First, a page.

Huawei CEO Says He Would be the "First to Protest" a Chinese Ban on Apple
Huawei founder Ren Zhengfei gave a revealing interview to Bloomberg Television where he discussed the threats to his company after being blacklisted by the U.S. In it; he revealed that he would not support an Apple boycott in retaliation for the bans put against his firm.
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"Apple is my teacher"
Zhengfei claimed that the boycott was unlikely to happen, but if it were to happen he would protest against it.
"That will not happen, first of all. And second of all, if that happens, I’ll be the first to protest. Apple is my teacher, it’s in the lead. As a student, why go against my teacher? Never," said the executive in the Bloomberg Television interview.
Huawei has been accused in the past of stealing technology from Apple and other mobile providers. That is an accusation Zhengfei vehemently denies. “I stole the American technologies from tomorrow. The U.S. doesn’t even have those technologies. We are ahead of the U.S. If we were behind, there would be no need for Trump to strenuously attack us," said the billionaire.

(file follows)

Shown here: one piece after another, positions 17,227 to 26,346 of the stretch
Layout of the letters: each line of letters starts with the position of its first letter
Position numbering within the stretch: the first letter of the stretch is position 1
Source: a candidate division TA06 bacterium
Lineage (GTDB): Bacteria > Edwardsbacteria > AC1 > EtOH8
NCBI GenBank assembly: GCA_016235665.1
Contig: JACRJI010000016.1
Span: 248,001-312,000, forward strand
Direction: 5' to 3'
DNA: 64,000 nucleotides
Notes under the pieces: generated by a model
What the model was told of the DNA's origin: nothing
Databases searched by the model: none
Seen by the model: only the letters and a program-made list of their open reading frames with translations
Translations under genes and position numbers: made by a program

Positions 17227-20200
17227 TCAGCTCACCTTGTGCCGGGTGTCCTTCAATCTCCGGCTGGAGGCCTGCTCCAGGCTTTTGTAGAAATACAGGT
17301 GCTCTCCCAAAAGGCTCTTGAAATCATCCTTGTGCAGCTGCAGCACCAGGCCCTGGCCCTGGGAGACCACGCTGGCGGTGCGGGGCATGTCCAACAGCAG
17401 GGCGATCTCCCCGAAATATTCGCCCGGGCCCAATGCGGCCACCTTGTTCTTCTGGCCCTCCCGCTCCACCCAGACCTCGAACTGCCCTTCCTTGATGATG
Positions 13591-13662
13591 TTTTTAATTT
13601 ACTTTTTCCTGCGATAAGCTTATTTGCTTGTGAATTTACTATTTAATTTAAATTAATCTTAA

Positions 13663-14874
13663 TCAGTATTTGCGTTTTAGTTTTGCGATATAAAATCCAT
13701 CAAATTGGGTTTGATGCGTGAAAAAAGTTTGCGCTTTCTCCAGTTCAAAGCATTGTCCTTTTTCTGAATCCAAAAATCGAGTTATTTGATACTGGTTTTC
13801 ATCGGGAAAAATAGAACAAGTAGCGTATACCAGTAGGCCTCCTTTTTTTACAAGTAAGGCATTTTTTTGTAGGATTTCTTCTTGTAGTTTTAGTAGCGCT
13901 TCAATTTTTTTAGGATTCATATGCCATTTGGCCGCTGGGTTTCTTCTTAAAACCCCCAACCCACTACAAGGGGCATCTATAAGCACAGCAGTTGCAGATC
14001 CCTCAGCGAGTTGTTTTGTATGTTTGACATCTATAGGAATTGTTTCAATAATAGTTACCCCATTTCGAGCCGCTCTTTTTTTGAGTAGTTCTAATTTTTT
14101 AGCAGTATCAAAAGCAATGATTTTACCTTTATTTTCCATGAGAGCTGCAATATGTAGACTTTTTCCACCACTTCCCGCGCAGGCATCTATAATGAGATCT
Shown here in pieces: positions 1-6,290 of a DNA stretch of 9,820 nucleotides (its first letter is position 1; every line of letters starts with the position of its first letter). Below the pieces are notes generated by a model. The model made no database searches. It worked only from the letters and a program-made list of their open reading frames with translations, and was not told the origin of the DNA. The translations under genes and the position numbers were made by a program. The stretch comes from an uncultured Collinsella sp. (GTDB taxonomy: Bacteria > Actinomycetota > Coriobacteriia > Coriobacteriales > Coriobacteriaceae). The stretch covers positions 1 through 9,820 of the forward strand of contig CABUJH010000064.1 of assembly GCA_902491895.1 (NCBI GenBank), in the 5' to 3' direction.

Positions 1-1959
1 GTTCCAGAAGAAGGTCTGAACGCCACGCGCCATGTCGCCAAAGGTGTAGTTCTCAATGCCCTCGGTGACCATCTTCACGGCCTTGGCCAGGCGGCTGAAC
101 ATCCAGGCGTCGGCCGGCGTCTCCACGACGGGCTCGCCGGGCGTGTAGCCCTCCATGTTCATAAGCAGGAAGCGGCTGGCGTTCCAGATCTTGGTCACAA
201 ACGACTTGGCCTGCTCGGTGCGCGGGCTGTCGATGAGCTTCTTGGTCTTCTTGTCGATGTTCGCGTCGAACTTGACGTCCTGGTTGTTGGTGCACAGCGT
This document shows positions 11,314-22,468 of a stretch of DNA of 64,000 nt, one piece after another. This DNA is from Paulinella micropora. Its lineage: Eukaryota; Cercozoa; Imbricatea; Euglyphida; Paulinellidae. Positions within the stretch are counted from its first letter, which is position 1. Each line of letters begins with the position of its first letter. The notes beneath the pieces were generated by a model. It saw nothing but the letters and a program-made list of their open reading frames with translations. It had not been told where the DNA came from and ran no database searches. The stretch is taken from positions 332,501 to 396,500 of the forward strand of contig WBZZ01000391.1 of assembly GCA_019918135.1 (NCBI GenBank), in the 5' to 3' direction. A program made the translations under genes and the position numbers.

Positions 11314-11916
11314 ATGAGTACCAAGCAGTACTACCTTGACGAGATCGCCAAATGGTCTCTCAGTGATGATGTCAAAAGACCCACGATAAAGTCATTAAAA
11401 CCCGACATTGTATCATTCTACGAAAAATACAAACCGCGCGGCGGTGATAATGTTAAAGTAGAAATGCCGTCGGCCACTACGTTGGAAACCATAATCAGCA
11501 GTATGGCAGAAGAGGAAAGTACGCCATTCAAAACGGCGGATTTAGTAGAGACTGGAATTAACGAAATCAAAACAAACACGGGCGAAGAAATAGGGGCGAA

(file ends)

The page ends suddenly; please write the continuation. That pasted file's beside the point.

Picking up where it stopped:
In the meantime, the U.S. ban has been said to disrupt the rollout of 5G. Zhengfei, however, is defiant in front of the blacklisting claiming his firm has the capacity to come up with its own solutions.
Keeping the plane in the sky
Huawei has been designing its own chips and even developing its own operating software. The question comes down to how fast they can ramp up that production, a question Zhengfei could not answer clearly.
“That depends on how fast our repairmen are able to fix the plane,” said Zhengfei. “No matter what materials they use, be it metal, cloth, or paper, the aim is to keep the plane in the sky.”
There are also rumors that Huawei has stockpiled enough chips and other components to keep afloat at least three months. Whatever the truth is, you have to admire Zhengfei's resilience in front of very real threats to his company's existence.
“We have made some really good chips,” said Zhengfei. “Being able to grow in the toughest battle environment, that just reflects how great we are.”
The interview can be watched on Bloomberg.com.
A new understanding could finally "guide the way towards higher-performing [solid-state] batteries of the future."